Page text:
Yelverton Tunnel

(Photos 1, 2, 4 & 6 © Andrew King, photos 3, 5 & 7© Iain Skinner)

The broad gauge South Devon & Tavistock Railway was constructed in the late 1850s, opening to traffic on 21st June 1859. It featured six viaducts and three tunnels. The Princetown Railway then drove a meandering line southwards to connect with the SD&T at Yelverton, opening in August 1883. Almost two years later, after agreement to build it was reached with the landowner, a junction station there welcomed its first passengers.

A few yards beyond, the single track penetrated a tunnel, running through it on a straight northerly course for 641 yards. It marked the summit of the main line. The masonry south portal sheltered at the end of its approach cutting. Inside, the rough lining was also fashioned from stone, accommodating signalling wires at a high level. Regular refuges were provided.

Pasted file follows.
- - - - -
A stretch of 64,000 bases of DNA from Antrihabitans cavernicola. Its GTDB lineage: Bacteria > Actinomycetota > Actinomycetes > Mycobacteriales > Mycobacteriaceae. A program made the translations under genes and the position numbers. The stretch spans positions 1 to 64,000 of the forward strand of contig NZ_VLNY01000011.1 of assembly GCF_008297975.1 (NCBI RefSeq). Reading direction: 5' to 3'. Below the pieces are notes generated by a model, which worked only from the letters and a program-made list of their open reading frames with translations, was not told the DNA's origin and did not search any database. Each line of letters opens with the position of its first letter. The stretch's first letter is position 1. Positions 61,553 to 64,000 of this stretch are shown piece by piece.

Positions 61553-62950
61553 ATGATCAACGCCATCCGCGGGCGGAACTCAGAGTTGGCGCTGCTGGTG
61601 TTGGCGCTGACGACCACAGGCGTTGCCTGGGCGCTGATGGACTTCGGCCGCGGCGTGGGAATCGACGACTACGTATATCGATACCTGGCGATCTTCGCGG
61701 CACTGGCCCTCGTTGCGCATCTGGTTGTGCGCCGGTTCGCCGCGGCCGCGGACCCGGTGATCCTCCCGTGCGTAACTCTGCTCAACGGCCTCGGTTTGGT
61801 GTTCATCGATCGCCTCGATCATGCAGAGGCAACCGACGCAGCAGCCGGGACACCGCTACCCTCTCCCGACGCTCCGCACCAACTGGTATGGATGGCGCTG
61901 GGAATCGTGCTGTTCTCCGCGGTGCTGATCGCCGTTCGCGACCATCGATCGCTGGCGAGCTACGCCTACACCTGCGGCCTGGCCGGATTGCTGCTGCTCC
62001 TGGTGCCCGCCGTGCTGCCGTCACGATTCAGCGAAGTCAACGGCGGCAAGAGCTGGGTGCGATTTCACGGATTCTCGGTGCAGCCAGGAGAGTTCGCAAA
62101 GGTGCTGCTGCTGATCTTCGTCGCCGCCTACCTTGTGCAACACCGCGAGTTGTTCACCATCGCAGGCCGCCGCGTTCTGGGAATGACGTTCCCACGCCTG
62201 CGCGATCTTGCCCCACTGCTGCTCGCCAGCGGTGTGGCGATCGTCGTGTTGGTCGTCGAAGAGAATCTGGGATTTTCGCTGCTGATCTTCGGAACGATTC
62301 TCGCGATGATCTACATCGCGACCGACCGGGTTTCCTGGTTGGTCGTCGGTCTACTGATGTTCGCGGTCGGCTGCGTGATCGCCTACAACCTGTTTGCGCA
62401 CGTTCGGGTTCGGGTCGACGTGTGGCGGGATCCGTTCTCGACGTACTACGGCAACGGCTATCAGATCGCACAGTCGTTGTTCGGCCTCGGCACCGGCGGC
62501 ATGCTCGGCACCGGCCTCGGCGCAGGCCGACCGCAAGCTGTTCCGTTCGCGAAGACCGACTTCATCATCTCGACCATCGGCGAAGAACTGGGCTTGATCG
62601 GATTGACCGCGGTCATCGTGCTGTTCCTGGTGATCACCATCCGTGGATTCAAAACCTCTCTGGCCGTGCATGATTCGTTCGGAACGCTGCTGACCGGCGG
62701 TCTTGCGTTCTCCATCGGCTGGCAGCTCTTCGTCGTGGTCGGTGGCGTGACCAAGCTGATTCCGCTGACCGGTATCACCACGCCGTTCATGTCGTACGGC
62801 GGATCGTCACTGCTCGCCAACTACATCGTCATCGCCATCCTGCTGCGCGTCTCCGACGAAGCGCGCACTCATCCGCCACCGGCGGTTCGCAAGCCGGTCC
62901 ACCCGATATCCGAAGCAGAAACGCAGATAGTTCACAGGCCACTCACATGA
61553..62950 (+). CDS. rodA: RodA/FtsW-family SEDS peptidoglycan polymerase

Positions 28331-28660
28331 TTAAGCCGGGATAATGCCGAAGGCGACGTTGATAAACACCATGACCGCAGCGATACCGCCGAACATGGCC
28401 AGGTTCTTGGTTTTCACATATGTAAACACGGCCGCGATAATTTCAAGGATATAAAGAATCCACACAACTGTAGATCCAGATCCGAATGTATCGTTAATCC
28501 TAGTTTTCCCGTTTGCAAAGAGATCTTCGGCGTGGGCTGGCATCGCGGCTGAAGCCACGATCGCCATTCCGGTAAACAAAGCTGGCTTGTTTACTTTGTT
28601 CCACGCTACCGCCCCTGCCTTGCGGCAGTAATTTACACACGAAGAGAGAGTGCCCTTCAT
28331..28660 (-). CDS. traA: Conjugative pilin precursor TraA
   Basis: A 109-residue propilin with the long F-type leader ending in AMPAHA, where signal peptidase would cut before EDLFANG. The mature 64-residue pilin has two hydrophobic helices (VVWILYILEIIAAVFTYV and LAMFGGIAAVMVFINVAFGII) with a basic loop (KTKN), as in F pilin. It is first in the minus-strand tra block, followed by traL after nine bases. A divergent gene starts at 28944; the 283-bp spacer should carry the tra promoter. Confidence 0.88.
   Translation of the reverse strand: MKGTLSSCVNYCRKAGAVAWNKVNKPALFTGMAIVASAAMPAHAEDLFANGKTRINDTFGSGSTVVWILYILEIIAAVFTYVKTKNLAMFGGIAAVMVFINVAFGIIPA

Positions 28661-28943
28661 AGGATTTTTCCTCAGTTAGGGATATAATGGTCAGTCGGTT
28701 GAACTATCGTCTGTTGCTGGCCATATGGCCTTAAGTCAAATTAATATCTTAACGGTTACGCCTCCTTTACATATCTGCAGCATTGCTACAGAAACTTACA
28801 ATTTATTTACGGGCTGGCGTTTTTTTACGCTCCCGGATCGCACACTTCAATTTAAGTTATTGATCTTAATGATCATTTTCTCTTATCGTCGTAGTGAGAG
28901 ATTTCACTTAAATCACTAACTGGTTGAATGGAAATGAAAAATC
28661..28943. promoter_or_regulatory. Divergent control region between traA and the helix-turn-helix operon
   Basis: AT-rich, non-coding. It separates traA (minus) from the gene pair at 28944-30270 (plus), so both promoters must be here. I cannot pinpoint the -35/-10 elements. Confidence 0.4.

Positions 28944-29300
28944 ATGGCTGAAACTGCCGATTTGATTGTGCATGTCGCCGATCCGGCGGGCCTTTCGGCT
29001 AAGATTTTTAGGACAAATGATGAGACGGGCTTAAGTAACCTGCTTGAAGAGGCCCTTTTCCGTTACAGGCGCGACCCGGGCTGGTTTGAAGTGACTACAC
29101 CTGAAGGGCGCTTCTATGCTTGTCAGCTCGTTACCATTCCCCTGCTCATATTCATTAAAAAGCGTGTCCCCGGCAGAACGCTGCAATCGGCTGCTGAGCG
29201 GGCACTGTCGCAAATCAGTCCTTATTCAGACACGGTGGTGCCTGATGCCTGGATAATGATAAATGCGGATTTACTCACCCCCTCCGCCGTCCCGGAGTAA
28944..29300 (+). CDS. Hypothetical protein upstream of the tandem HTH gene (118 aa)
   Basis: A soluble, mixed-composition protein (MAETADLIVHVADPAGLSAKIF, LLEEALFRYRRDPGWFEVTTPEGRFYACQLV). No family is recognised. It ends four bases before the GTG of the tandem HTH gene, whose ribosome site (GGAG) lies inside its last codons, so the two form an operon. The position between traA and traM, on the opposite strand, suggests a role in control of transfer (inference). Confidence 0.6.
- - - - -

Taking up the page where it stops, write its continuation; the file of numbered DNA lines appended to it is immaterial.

The route was converted to standard gauge in May 1892 but the rails became redundant on 29th December 1962 when they succumbed to closure, snowfall curtailing the service and the planned commemorations.

A footpath has already been laid along parts of the former trackbed, with plans being developed to extend it further. It will not however pass through Yelverton's tunnel which remains as a silent and rather damp reminder of the railway's former role in the town.

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July 11

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